The Continental soldier often had to provide his own eating utensils, but on occasion they came as standard issue. Maryland troops, for example, were provided a wooden trencher (plate), and bowl, as well as wooden and pewter spoons. Each man would have his knife, of course; and for quaffing his rum, cider, beer, or whiskey, a horn cup, which was extremely light compared with pewter or ceramic. Officers, as might be expected, had more refined utensils. George Washington’s mess kit, for example, was a very elaborate affair housed in a handsome fourteen-compartment wood chest lined with green wool.
New York, NY — 16 November 1776.
PA — 4 October 1777.
NY — 27 August 1776.
NY — 15 July 1779.
NJ — 26 December 1776 (Second Battle of Trenton, 2 January 1777).
Charleston, MA — The monument that stands in Dorchester Heights is dedicated to the victory of the Continental Army over the British Regulars in 1776.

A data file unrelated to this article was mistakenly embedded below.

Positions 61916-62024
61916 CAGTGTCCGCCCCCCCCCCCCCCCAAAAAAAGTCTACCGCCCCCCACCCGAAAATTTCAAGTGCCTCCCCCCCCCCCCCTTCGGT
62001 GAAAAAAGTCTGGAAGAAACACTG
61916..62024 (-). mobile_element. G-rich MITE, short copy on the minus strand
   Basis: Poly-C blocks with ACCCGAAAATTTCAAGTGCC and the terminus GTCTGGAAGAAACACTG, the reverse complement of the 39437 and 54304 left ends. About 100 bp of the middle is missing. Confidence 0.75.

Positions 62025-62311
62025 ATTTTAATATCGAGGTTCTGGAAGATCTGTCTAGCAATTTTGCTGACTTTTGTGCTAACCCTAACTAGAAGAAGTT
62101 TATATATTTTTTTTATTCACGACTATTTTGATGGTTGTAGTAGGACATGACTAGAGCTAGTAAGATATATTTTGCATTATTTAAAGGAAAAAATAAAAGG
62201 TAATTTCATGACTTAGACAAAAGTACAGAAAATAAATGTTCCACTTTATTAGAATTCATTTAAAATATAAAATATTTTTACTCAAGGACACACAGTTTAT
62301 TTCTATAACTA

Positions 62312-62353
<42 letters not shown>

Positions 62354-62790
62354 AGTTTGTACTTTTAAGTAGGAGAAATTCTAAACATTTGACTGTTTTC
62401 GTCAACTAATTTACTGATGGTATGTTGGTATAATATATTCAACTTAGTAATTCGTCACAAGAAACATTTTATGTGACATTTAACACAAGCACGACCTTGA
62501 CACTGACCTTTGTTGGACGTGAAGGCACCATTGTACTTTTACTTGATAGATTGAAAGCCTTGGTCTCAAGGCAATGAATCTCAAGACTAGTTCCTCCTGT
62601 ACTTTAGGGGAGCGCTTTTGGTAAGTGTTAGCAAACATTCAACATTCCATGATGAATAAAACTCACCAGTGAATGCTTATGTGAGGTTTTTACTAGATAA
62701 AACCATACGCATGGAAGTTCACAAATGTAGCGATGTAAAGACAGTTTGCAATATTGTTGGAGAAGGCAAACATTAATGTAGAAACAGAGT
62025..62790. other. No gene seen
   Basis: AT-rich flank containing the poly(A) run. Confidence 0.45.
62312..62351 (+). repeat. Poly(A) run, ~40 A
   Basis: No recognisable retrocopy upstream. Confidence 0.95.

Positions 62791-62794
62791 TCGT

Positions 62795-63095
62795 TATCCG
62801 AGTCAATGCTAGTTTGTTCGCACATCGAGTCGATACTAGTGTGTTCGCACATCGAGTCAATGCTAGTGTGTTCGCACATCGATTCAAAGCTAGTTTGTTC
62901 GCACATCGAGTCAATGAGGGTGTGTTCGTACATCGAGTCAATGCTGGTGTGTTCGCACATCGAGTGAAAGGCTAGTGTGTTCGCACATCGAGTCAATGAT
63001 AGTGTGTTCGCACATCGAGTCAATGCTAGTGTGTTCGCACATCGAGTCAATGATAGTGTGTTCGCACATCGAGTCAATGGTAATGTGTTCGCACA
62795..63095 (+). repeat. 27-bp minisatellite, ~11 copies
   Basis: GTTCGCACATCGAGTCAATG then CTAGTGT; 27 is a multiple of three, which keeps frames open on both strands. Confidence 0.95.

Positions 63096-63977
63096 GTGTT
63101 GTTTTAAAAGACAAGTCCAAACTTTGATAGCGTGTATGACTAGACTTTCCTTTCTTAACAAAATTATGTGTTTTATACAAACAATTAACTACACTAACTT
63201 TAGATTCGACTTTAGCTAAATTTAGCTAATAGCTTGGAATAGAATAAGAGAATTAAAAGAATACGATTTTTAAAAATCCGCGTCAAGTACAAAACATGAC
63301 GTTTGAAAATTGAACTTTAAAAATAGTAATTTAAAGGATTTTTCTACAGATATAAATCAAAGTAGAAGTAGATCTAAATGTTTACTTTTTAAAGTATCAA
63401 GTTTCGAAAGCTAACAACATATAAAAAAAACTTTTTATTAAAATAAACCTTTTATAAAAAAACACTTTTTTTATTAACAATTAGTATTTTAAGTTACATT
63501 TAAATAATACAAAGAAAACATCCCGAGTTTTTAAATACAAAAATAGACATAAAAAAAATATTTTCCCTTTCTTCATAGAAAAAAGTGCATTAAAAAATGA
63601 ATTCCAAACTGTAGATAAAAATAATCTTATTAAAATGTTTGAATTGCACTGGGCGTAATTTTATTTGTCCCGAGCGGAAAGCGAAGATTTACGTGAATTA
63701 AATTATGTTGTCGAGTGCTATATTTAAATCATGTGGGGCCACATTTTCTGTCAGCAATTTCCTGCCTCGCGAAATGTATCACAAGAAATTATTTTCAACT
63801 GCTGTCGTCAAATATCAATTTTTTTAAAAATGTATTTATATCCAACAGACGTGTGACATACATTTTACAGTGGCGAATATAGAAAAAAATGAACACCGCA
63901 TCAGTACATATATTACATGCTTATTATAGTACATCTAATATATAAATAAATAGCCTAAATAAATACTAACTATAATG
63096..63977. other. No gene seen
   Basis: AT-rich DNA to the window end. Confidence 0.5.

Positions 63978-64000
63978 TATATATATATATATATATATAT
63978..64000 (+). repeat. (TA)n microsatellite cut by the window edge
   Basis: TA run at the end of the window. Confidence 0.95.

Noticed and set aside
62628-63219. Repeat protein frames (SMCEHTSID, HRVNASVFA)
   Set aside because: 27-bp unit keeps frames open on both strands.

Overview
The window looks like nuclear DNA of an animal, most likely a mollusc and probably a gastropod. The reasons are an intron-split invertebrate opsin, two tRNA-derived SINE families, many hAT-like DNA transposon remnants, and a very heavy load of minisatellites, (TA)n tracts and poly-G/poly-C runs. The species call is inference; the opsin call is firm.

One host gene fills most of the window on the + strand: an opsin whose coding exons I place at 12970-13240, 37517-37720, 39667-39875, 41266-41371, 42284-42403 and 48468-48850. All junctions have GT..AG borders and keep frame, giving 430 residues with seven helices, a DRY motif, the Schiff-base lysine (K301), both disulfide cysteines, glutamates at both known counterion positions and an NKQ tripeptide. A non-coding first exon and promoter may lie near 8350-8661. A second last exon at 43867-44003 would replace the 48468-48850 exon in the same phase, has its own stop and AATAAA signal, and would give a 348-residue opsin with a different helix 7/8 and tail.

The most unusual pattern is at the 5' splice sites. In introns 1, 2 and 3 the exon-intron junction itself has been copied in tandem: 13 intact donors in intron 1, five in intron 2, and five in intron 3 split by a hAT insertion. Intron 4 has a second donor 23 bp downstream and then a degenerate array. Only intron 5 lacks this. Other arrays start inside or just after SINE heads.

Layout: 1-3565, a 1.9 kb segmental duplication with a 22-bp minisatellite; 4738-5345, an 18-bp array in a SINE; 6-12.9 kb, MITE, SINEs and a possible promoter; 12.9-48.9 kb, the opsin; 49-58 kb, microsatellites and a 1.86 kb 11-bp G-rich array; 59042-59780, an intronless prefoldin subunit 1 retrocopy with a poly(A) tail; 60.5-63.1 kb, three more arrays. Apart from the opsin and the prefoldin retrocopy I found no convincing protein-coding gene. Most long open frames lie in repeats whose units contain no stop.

Boston, MA — 4 March 1776.
Vails Gate, NY — Used by General Knox several times during the war, this 1754 Georgian-style house has been restored and “carefully furnished in period style.”
Thomaston, ME — Built in 1794, Montpelier was constructed as the retirement home of Henry and Lucy Knox, and was in use by the family until 1854; it was razed in 1871. The current Montpelier is a recreation built in 1930 and includes some of Knox’s personal effects.
Trenton, NJ — Built in 1758 for use by British and Irish soldiers during the French and Indian War, in 1776 it housed Hession troops when Washington attacked them in the 1776 Battle of Trenton.
Patriot Battles: How the War of Independence Was Fought (2007)